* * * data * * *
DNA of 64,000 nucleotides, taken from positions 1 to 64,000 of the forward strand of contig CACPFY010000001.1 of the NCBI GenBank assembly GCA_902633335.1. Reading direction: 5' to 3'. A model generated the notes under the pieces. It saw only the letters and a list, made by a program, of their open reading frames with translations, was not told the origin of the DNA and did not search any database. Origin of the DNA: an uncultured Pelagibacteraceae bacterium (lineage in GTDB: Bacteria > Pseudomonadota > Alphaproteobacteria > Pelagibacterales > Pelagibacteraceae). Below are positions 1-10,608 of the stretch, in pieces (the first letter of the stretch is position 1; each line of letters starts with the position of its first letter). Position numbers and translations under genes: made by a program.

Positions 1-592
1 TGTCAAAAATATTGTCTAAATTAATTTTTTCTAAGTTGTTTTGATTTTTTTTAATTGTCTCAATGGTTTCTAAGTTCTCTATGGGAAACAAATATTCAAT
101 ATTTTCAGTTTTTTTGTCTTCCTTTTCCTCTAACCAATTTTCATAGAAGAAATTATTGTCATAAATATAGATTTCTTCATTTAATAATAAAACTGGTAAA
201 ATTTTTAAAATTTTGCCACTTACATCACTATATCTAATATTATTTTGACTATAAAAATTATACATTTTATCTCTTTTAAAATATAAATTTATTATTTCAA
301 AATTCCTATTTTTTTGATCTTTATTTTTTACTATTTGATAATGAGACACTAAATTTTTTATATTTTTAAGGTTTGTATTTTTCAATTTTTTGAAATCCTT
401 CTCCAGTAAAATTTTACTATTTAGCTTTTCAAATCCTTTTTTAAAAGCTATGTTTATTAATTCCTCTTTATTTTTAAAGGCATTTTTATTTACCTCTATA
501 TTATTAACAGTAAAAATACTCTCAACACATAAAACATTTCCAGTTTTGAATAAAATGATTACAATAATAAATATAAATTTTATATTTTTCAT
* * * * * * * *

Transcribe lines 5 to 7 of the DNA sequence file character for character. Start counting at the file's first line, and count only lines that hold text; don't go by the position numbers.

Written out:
201 ATTTTTAAAATTTTGCCACTTACATCACTATATCTAATATTATTTTGACTATAAAAATTATACATTTTATCTCTTTTAAAATATAAATTTATTATTTCAA
301 AATTCCTATTTTTTTGATCTTTATTTTTTACTATTTGATAATGAGACACTAAATTTTTTATATTTTTAAGGTTTGTATTTTTCAATTTTTTGAAATCCTT
401 CTCCAGTAAAATTTTACTATTTAGCTTTTCAAATCCTTTTTTAAAAGCTATGTTTATTAATTCCTCTTTATTTTTAAAGGCATTTTTATTTACCTCTATA